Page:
How To Rotate, Locate, and Scale Objects in Blender

Fact-checked by Layla Saman
Updated on: February 27, 2023

Now that you’re a little bit more familiar with the Interface and Navigation, it’s time to get our hands on Blender and start manipulating objects within the 3D viewport. In this article you’ll learn how to rotate, locate, and scale objects in Blender.

Standing alone, in front of you, is a default cube. This cube is also known as a Mesh Object. A mesh object is basically any 3D object rendered by the computer using Vertices (points in space) to draw Edges (lines between points in space), which also have Faces drawn between them.

We’ll cover vertices, edges, and faces more in depth when we reach Mesh Editing... Mesh can also be referred to as Geometry, so keep that in mind to avoid any confusion.

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We’re going to start by transforming the cube. Transforming, in a 3D context, means working with either the Location, Rotation, and Scale of an object in the 3D space.

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If you want to move this mesh around, just select the cube by clicking on it. You’ll see it is selected because it shows a green highlight around it. Press G (as in “grab”), and then move the mouse around.

You’ll see how the cube moves along with your mouse. To drop the cube in a new location, simply click again when it is in a position that you want. To drop the selection, and cancel the operation, while you’re moving it after pressing G, just right click and the object will snap back to its original position.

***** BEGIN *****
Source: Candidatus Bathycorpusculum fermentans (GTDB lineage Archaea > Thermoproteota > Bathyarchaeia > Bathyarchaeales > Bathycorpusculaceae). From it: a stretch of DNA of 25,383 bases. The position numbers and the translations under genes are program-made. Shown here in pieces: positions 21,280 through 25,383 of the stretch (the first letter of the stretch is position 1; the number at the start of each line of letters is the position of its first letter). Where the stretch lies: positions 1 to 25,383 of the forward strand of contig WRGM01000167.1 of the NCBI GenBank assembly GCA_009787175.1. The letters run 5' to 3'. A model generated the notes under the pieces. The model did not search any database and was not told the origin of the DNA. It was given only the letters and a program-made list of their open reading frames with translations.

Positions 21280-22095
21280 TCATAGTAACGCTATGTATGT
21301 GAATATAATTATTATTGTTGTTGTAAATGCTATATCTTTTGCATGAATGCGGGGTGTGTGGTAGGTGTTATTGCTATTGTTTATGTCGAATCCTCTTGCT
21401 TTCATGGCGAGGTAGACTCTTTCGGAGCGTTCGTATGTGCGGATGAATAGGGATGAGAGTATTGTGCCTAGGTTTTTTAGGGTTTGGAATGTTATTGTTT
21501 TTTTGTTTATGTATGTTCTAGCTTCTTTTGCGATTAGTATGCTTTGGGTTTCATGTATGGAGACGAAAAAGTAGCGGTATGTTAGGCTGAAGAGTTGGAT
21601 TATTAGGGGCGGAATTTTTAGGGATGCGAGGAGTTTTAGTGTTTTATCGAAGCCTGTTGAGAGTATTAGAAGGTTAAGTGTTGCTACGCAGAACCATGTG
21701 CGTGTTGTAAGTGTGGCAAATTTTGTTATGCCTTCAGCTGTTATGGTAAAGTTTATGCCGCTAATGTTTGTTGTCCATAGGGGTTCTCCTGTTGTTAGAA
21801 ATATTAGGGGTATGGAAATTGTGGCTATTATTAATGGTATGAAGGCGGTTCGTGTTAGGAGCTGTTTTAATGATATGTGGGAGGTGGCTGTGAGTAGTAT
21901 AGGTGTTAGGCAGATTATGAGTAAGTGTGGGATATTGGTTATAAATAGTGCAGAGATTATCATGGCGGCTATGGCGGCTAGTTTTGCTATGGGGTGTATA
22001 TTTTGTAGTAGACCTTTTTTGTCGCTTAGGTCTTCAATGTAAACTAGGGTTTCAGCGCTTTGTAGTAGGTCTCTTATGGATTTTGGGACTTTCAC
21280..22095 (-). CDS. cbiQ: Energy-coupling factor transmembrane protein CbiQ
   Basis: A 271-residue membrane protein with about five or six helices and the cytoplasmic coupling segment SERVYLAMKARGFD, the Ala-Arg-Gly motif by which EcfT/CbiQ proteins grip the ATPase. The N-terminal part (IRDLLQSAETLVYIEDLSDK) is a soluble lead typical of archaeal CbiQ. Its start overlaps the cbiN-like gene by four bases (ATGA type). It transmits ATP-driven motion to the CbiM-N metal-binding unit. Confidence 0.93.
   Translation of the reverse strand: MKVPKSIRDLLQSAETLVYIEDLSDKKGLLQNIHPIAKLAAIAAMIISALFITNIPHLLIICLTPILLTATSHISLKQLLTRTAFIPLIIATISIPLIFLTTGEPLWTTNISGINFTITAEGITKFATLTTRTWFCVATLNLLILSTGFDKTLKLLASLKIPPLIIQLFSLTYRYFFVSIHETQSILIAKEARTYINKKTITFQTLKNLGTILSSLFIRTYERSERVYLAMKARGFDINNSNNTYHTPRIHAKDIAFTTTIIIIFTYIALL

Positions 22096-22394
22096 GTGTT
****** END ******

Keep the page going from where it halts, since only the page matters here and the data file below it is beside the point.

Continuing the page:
To rotate an object, select it by clicking, then press R (as in “rotate”), and move the mouse to manipulate it. Click once again to confirm the rotation.

Scaling in Blender

To scale an object, simply select by clicking, then press S (as in “scale”), and move the cursor away from the object to scale up, or move it towards the object to scale down. Once again, just click to confirm the new scale.

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Tip: Changing the scale of an object will alter its dimensions. As you can see with the cube, it comes with a 1.0 scale by default and a dimension of 2m3. If we change to a 2.0 scale, its dimensions will change to 4m3, and if we change it to 0.5, its dimensions will be 1m3.

About Author:
Lorena M. Rodas leverages her experience across film, writing, and production to make complex tech concepts accessible through storytelling. With a background spanning sci-fi, AI, and emerging tech, Lorena translates her depth of knowledge into engaging, educational content. She is an expert at decoding high-level topics to reach broad audiences.
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